The concerts take place on June 22 and 23 at 7:30pm at Pasadena Memorial Park and June 25 and 26, 7:30pm at Skirball Cultural Center.

By: May. 22, 2024
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MUSE/IQUE’s next show of their 2024 season is The Judas of Folk – Dylan Plugs In,tracing the progression of folk music from its traditional roots to its role as the music of movements and protests; to Dylan’s bold swing, and beyond.  The concerts take place on June 22 and 23 at 7:30pm at Pasadena Memorial Park (outdoors) and June 25 and 26, 7:30pm at Skirball Cultural Center (indoors).  MUSE/IQUE is led by Artistic and Music Director Rachael Worby.
Joining Rachael Worby and the MUSE/IQUE orchestra onstage as guest performers for these concerts are Ira Ingber, Chris Pierce, Gabe Witcher, LaVance Colley, Rachel Gonzalez, and DC6 Singers Collective.  Ingber formed a band for Dylan himself for the albums Empire Burlesque and Knocked Out Loaded, can be heard on “Shadow Kingdom,” and has worked on a wide variety of projects with Van Dyke Parks and Danny Elfman.
David Hajdu, author of the book Positively 4th Street, wrote, “Some 15,000 people saw Dylan’s set [at Newport Folk Festival, July 25, 1965], and everyone who touched a different part of that elephant came away with his or her own mental picture of the beast.  The facts are the following: Bob Dylan took the stage at nine fifteen. In place of his old work clothes, he was wearing motorcycle boots and black leather blazer over a pressed white dress shirt with a gold tab pinning the collar tight.  His hair and sideburns were long, and he had a Sunburst Fender Stratocaster electric guitar, the model that Buddy Holly had played, strapped over his shoulder.  A band of other musicians followed him. They played three songs, ‘Maggie’s Farm,’ ‘Like a Rolling Stone’ and an early version of ’It Takes a Lot to Laugh, It Takes a Train to Cry’ and left the stage.” 
Elijah Wald, author of the book Dylan Goes Electric, wrote in Time on the 50th anniversary of the concert, “What happened next is obscured by a maelstrom of conflicting impressions: The New York Times reported that Dylan ‘was roundly booed by folk-song purists, who considered this innovation the worst sort of heresy.’ In some stories Pete Seeger, the gentle giant of the folk scene, tried to cut the sound cables with an axe. Some people were dancing, some were crying, many were dismayed and angry, many were cheering, many were overwhelmed by the ferocious shock of the music or astounded by the negative reactions”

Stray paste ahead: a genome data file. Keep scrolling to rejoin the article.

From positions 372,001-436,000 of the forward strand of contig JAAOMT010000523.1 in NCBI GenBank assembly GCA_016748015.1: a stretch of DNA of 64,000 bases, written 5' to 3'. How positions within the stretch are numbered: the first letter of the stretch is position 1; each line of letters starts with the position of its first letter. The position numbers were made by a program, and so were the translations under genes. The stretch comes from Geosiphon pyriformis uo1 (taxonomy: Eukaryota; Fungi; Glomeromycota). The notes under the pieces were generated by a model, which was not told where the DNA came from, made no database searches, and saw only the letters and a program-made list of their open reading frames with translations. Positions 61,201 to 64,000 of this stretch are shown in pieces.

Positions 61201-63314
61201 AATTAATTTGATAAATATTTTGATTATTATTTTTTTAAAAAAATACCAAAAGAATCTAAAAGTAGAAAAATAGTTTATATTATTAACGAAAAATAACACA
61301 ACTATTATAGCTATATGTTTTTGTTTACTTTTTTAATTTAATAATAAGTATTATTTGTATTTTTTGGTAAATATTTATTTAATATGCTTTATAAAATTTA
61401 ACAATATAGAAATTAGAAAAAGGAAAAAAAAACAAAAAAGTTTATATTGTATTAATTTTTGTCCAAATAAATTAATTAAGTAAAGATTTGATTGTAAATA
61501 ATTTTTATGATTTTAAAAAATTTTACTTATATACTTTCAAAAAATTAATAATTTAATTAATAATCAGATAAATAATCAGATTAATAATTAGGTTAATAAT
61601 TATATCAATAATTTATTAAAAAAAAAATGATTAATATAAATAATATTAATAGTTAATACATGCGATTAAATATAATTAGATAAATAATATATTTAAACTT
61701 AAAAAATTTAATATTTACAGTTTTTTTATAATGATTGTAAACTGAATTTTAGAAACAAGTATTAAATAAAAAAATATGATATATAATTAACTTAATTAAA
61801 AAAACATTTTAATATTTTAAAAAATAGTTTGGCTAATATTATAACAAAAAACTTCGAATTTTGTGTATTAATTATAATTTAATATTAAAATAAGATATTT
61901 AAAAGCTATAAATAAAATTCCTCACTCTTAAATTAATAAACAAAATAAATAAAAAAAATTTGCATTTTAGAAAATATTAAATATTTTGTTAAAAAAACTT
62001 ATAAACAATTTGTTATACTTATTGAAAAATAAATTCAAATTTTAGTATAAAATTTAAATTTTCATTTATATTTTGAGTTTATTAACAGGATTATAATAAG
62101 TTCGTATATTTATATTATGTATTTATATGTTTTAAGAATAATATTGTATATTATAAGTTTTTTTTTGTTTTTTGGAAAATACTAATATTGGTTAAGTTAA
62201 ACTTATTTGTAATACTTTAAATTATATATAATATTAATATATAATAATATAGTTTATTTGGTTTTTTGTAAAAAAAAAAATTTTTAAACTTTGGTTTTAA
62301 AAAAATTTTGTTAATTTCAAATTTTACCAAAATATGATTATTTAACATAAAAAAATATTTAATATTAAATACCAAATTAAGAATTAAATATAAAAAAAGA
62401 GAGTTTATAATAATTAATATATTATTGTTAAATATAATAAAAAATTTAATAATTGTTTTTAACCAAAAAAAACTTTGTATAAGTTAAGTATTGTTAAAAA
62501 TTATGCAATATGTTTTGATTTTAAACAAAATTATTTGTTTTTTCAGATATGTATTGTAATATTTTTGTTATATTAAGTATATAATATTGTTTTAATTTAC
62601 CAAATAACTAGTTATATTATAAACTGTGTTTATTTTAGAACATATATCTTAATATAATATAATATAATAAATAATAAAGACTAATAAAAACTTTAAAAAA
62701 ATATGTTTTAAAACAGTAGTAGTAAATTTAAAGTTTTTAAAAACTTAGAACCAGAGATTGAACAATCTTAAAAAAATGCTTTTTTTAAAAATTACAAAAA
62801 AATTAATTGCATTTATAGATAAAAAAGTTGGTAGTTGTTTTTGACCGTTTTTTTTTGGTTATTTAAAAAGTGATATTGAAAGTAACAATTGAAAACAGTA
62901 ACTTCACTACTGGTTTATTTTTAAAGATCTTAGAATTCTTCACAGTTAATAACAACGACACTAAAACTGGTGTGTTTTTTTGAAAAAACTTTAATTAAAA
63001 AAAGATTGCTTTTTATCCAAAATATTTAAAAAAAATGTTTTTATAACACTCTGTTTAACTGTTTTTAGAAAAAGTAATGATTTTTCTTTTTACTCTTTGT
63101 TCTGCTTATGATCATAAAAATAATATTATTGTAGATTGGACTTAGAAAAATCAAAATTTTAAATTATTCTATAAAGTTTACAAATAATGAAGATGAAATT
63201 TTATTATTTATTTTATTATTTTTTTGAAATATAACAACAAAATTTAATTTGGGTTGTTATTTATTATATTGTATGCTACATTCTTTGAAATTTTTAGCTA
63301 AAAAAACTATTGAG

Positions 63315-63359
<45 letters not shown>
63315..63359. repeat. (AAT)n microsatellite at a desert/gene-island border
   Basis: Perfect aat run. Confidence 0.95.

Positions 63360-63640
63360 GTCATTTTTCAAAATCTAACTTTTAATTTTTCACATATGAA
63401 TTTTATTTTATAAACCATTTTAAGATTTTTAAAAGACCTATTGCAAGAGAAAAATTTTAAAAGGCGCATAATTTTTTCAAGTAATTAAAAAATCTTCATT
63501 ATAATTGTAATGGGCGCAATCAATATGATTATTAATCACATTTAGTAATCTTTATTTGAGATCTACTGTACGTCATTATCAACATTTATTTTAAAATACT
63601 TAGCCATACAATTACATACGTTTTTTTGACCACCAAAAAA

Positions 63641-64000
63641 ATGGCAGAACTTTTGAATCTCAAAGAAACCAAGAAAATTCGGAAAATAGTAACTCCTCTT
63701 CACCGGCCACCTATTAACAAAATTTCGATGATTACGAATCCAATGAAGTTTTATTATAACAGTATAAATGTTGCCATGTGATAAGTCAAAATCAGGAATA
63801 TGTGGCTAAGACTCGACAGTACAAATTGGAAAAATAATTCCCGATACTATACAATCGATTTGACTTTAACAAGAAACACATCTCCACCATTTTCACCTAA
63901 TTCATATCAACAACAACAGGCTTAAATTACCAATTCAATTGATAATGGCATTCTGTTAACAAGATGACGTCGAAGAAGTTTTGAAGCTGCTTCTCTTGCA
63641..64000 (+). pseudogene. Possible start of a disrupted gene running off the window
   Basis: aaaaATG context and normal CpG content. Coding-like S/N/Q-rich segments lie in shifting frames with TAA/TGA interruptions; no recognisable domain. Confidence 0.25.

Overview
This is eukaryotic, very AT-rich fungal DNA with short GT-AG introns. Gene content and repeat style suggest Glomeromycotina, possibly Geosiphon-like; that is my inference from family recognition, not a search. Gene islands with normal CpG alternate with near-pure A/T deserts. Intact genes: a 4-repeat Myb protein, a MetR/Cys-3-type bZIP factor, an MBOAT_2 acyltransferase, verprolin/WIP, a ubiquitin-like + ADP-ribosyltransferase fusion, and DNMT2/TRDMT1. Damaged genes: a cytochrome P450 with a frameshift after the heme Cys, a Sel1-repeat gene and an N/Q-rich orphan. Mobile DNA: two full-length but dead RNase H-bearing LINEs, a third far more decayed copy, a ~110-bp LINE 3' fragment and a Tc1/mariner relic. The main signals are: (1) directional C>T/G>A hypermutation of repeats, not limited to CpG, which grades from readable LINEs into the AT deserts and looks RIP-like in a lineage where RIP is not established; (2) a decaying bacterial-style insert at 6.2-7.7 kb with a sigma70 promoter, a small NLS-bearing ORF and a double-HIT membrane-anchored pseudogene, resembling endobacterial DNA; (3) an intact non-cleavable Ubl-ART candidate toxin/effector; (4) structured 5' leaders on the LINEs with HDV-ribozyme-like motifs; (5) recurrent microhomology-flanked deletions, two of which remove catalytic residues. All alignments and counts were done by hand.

“Dylan at Newport is remembered as a pioneering artist defying the rules and damn the consequences. Supporters of new musical trends ever since—punk, rap, hip-hop, electronica—have compared their critics to the dull folkies who didn’t understand the times were a-changing, and a complex choice by a complex artist in a complex time became a parable: the prophet of the new era going his own way despite the jeering rejection of his old fans. He challenged the establishment.”
Wald continued, quoting Dylan himself, “’Something is happening here, and you don’t know what it is, do you, Mr. Jones? .... ‘I was so much older then, I’m younger than that now.’ He drew a line between himself and those who tried to claim him: ‘I try my best to be just like I am, but everybody wants me to be just like them.’ And he warned those wary of following new paths: ‘He not busy being born is busy dying.’”
The MUSE/IQUE program The Judas of Folk – Dylan Plugs In features the music and artists that influenced Bob Dylan and, in turn, the music and artists he influenced. Genres include early folk and blues from artists like Woodie Guthrie and Odetta, but also rock ‘n’ roll from Little Richard. MUSE/IQUE untangles some of the mystery that led up to that fateful electric set at Newport and celebrates the evolution of the folk genre with Bob Dylan as the prism. Music includes “Blowin’ in the Wind,” “The Times They Are A-Changin’,” “Like a Rolling Stone,” “Forever Young,” “It Ain’t Me Babe,” and “Mr. Tambourine Man.”  The program also features songs that bridge the Rock n Roll, Folk, and Rock eras that are part of the music that influenced Dylan and that Dylan influenced.  Songs by or made popular by Woody Guthrie, Lead Belly, The Weavers, Pete Seeger, Sam Cooke, Little Richard, Odetta, Joan Baez, The Beatles, The Rolling Stones, The Byrds, all the way up to Tracy Chapman.   These include “This Land is Your Land,” “We Shall Overcome,” “The House of the Rising Sun,” “A Change is Gonna Come,” “Lucille,” “Water Boy,” “Time is on My Side,”  “In My Life,” and “Give Me One Reason.”


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